I think they are too zoomed out to be really useful, but as a kind of snapshot, maybe they tell us some things.
|These neighborhood hubs sure cluster along our major arterials|
|Three of the stickers for the mapping charette. |
Is the bump from 200 to 330 homes actually enough for a hub?
At least as I read the "hub" concept, it is supposed to be more deeply embedded in residential areas, maybe on a cross street with a collector, or at a park, but more "corner-store" than "big box and parking lot."
So I read this pattern of pin placement as evidence of a disconnect.
Another potential disconnect is in the profligate way we throw around a desire for more open space and avoid more development. Did Salemites place a pin at every undeveloped lot in the city?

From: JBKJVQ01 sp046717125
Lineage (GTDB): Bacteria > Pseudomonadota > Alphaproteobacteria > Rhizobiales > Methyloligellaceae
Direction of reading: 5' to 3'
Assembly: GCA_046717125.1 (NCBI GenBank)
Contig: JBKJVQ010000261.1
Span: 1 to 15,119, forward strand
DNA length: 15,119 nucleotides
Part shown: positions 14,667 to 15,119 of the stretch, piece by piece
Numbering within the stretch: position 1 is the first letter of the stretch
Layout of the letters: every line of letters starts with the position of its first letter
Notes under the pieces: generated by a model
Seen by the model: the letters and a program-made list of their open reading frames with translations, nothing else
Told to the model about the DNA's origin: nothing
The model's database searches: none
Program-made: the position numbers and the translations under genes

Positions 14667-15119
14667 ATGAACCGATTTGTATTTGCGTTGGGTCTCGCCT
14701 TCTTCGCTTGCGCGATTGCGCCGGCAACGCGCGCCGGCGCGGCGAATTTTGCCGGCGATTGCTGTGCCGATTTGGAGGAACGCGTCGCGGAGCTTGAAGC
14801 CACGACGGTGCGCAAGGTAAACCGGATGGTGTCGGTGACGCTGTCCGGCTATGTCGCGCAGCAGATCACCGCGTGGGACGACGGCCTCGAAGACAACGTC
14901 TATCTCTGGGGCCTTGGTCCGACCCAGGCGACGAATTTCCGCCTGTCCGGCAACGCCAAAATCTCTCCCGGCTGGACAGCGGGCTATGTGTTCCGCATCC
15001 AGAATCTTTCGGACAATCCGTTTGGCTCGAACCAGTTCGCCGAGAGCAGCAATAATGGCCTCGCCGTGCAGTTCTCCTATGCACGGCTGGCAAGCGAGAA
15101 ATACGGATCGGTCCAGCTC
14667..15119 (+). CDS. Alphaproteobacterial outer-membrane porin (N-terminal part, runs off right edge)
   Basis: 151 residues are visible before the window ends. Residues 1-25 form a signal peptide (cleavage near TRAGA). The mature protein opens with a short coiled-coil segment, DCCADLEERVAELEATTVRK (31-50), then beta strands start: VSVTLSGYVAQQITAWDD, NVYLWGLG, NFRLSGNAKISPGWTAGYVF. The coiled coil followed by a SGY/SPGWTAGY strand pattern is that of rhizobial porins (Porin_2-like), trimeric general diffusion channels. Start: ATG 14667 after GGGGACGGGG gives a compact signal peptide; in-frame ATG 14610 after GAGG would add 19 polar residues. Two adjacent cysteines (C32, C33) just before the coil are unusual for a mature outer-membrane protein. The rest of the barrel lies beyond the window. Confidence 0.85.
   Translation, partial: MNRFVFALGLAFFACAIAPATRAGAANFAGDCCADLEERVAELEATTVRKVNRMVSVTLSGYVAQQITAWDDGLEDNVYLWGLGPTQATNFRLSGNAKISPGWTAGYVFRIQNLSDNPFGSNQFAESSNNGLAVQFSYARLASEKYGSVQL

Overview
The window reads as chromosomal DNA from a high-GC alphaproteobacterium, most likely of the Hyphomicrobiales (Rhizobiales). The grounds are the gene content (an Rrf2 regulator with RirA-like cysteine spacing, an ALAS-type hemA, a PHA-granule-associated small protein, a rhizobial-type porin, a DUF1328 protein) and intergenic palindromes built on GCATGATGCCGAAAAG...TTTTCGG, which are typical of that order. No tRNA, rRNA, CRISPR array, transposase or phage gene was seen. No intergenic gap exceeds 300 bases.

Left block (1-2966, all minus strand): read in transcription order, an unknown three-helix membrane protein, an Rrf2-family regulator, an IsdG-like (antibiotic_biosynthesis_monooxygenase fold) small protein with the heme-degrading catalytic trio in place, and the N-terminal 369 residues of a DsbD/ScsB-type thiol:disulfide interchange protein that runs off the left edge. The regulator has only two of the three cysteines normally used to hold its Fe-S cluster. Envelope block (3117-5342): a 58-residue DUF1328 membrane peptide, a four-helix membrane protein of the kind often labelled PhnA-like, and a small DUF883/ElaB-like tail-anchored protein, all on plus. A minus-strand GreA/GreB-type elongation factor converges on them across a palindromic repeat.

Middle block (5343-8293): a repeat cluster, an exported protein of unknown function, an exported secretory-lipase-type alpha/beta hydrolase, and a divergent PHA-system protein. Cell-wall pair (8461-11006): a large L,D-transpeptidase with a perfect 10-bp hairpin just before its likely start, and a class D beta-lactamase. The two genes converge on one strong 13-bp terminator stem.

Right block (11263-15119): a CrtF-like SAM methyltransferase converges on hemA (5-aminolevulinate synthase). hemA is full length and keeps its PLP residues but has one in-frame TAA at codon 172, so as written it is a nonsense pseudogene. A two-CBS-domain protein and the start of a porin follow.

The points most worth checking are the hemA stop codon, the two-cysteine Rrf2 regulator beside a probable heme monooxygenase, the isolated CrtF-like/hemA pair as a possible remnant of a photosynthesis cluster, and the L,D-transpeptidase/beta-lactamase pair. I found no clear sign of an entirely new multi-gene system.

|Do we really need this much more open space?|
Glancing at the pin and sticker summaries, I see too much of mid-century autoism and see a lack of ingredients for something really interesting.
The City and consultant team will zoom in and sift the wheat from the chaff. What is popular is sometimes wrong or unusable, and the yield of genuinely useful ideas will be a smaller proportion of the total spitballing. It will be interesting to see how the team filters all this.
The City's also announced Open Houses for mid-March. There will be more to say as these approach and more concepts are published.